Williams Lake, Purcell's Cove and the "Backlands": A fundamental principle of Zone 4 is to not extend water and sewer
Last Updated on Thursday, 20 December 2012
Williams Lake (Credit: Martha Leary)
What: The "Backlands" of Williams Lake, Purcell's Cove and Herring Cove are threatened by continued residential development. If HRM decides to extend water and sewer services to the area, even more development would be encouraged. There are no immediate plans to do this, but HRM is currently undergoing a study to assess the cost and feasibility of servicing. Much of the area is zoned "Urban Reserve", which means it is allocated for possible development after the 25-year timeframe of the Regional Municipal Planning Strategy (RMPS). However, the area is ripe for development as it is within easy commuting distance of the Regional Centre. HRM reports that there are already enough approved lots for 25-30 years of residential growth. Approving more development on the fringes would add to sprawl.
Where: The "Backlands" can be described as the area of undeveloped land running between Williams Lake Road and Powers Pond (Herring Cove), between Purcell's Cove Road and Herring Cove Road. This includes the lower McIntosh Run. Contained in these lands are a Mi'kmaq portage route, the site of an old sugar mill, several hiking trails and many secluded swimming holes.
When: The threat is immediate. Currently, there is inadequate protection of environmentally sensitive lands – especially for old growth forest. HRM has recently undergone the development of an extensive Urban Forest Master Plan, but that document does not deal with trees on private property, nor does it deal with trees beyond the urban service boundary. The "Backlands" area will be encroached upon unless HRM is serious about its RMPS. A developer recently purchased 350 acres of land in the area designated as "Urban Reserve" and other developers already hold tracts of land in the area with the expectation that they will be able to develop.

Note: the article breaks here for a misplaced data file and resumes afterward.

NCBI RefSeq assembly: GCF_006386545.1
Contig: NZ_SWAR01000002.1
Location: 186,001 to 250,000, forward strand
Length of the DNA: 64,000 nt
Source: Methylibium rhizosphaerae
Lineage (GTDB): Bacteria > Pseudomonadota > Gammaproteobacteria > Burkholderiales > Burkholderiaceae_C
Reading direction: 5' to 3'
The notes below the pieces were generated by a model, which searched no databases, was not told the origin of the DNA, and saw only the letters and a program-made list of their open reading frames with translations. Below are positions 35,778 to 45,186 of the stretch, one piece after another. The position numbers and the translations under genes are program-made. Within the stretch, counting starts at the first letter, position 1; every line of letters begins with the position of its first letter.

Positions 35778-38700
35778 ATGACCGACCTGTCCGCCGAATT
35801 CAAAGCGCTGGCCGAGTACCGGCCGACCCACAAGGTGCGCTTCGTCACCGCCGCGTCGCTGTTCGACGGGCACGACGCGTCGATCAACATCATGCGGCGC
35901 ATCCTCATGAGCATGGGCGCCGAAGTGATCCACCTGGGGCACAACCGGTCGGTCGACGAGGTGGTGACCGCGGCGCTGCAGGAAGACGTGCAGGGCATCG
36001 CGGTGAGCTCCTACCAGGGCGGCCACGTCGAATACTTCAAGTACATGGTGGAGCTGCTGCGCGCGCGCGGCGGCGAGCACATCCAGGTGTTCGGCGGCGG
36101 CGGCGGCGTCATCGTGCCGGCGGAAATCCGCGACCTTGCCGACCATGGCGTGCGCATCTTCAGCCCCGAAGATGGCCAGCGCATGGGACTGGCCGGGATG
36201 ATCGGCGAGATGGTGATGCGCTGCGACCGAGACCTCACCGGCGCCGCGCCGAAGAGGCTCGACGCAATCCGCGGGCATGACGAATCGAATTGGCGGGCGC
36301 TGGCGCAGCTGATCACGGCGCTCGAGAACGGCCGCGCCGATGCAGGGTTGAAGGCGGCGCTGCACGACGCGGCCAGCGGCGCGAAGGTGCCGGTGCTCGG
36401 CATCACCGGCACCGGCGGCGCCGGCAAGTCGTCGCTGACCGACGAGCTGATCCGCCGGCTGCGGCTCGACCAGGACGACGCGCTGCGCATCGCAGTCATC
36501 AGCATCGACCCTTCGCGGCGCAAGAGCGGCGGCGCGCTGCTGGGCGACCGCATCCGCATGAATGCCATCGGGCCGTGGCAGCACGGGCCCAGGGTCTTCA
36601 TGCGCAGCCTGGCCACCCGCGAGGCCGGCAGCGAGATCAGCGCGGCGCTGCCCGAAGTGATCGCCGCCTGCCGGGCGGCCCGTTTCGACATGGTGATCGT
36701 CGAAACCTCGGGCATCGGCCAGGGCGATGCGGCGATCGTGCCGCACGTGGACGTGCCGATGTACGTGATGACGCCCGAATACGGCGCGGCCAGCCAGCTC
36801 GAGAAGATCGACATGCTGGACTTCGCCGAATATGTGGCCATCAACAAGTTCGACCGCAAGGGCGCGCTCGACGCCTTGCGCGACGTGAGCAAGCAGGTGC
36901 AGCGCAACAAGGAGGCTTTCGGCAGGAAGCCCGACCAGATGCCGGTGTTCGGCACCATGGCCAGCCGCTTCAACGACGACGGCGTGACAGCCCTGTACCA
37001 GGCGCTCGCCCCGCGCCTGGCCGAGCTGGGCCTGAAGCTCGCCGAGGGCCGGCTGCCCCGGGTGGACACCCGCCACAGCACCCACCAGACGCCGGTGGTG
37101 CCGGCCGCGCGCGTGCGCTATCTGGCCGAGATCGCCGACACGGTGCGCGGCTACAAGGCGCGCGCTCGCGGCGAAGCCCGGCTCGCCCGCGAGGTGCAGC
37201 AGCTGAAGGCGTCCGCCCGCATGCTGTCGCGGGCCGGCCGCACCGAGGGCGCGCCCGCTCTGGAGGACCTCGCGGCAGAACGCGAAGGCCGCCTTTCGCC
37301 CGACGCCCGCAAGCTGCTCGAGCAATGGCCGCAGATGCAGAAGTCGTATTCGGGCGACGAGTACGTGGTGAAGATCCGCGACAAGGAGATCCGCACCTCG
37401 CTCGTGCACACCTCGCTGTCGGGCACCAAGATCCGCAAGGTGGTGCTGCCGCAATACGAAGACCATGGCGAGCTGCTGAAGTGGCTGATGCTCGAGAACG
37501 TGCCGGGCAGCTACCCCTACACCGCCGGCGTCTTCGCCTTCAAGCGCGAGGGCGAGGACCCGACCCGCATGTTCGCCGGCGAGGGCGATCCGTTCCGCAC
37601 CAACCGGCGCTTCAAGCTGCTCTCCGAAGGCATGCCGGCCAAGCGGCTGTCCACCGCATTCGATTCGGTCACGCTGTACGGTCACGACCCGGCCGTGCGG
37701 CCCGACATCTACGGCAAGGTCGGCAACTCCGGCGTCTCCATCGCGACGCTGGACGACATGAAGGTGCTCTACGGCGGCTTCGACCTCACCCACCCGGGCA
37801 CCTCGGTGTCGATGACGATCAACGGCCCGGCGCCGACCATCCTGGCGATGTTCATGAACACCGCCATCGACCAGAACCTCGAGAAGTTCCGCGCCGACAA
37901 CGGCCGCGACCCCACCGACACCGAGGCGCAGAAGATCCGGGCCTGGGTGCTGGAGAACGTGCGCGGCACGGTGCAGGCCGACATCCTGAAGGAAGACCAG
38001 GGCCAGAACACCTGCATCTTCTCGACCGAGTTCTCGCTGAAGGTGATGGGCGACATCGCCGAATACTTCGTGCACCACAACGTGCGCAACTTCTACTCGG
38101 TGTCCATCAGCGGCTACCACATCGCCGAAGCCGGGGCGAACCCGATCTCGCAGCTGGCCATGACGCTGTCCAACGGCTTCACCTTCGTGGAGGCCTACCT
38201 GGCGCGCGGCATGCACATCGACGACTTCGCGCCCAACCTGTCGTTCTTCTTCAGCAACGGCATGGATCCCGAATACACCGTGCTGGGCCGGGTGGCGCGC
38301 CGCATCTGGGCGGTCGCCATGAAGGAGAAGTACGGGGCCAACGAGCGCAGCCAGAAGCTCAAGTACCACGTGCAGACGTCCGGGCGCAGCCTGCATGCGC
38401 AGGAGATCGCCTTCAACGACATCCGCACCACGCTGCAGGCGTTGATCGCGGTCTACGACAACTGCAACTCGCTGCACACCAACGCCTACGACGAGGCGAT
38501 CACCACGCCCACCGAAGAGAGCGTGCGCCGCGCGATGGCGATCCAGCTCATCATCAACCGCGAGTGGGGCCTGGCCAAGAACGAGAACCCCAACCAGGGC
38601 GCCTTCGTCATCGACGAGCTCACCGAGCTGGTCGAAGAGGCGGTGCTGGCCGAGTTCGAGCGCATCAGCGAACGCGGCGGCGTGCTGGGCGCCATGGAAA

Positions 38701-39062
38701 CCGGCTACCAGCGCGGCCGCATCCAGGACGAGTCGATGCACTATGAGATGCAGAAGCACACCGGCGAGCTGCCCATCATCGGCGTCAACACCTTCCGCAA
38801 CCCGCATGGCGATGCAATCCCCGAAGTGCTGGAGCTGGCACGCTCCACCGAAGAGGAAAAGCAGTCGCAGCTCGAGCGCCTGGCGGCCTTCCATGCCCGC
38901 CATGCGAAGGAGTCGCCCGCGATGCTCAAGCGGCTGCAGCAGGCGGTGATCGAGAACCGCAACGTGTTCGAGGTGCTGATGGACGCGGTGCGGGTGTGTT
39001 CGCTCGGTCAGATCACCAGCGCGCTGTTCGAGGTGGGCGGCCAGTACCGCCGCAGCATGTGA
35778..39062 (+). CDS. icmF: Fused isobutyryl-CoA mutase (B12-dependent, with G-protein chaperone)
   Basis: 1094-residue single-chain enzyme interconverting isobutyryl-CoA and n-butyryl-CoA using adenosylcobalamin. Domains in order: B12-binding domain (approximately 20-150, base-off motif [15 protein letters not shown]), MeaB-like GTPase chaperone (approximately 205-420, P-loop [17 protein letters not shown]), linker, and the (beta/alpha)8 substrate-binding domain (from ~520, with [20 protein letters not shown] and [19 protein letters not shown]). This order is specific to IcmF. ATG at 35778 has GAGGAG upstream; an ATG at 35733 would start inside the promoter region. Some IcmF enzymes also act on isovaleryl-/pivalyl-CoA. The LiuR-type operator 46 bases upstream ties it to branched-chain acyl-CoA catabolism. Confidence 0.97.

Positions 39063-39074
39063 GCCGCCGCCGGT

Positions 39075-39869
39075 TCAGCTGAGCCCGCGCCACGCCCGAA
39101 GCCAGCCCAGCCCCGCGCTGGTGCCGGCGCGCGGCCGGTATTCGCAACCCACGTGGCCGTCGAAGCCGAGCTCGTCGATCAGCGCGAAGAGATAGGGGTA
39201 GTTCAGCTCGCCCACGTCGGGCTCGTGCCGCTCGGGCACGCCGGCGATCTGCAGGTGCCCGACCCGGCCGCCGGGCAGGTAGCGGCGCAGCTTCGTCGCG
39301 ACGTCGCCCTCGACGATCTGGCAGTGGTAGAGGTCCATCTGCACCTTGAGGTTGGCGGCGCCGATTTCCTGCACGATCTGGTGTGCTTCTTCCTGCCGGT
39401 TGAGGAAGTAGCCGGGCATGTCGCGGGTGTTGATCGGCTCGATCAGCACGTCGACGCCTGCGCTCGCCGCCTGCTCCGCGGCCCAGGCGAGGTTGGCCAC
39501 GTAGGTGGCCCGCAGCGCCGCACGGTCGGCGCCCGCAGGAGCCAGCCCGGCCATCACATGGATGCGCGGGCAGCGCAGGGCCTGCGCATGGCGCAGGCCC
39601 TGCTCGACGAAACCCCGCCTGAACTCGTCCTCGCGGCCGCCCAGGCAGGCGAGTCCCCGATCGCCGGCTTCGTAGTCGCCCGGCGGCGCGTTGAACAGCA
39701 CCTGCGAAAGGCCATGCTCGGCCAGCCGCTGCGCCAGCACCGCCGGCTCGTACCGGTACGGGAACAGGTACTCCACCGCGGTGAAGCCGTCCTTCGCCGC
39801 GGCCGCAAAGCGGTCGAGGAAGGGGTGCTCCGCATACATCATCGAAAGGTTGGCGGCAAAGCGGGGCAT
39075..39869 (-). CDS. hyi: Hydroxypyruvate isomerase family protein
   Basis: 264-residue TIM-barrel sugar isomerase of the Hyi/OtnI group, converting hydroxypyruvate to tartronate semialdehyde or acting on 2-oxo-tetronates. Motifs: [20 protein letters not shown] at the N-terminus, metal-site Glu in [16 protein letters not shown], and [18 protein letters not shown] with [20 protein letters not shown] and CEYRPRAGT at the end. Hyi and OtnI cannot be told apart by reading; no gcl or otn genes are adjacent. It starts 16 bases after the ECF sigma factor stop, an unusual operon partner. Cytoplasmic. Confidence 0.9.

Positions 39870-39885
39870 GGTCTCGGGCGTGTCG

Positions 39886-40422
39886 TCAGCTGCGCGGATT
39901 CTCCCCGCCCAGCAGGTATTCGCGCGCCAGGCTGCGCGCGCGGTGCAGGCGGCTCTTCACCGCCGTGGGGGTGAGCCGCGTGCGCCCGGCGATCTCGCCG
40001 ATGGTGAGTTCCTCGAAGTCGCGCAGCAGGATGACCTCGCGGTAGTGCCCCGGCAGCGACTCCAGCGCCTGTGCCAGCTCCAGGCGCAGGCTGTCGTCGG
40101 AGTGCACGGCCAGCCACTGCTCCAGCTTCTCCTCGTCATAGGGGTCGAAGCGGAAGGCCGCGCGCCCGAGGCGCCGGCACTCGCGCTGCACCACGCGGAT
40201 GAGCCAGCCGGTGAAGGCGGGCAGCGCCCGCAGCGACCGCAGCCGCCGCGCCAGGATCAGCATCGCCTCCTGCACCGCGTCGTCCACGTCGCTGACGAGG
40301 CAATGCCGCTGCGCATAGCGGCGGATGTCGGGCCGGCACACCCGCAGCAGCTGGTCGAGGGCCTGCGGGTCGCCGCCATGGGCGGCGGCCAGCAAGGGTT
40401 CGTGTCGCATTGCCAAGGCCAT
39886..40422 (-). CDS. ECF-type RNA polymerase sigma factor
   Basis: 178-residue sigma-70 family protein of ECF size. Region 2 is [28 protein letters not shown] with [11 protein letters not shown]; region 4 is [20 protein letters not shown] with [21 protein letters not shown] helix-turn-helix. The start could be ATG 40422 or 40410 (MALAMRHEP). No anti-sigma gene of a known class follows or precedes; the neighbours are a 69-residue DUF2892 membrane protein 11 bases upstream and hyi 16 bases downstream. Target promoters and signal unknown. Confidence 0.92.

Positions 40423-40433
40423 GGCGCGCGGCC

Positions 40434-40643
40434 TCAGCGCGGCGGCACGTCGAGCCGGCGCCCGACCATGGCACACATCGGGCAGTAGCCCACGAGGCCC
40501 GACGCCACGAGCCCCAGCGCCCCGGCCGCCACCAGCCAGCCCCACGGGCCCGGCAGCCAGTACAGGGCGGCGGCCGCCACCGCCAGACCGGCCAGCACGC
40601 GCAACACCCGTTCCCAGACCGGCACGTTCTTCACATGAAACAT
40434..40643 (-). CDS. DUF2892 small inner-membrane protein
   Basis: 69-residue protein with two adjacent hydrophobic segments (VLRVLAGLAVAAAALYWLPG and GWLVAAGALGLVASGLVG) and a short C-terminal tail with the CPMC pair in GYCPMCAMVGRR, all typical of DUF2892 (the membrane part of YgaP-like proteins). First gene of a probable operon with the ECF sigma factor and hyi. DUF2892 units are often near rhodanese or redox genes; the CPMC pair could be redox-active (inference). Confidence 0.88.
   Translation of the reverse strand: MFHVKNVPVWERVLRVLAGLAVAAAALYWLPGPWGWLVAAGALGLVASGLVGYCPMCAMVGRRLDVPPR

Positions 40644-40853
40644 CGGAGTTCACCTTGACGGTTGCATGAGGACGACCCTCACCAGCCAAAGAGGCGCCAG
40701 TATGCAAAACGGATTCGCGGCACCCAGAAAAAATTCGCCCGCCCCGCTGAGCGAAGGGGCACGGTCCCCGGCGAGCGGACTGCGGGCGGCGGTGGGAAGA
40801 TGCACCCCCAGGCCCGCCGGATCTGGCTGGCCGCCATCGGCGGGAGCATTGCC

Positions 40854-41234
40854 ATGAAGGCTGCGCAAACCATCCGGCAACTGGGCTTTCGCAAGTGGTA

Why: The "Backlands" are within an easy commute to the Regional Centre and have amazing natural features. With municipal services, development is inevitable. With development, public access to the various trails, swimming locations, striking wilderness landscapes and historic sites will be threatened, as will water quality and wildlife habitat.
How: Our hope is that, with greenbelting, the "Urban Reserve" will not be needed. The Greenbelting Solution emphasizes that HRM has already approved enough land to handle 25-30 years of growth. The Greenbelting Solution maintains that sewer and water services should not be extended. However, local servicing solutions for growth centres identified in the RMPS should still be examined.
Who is concerned: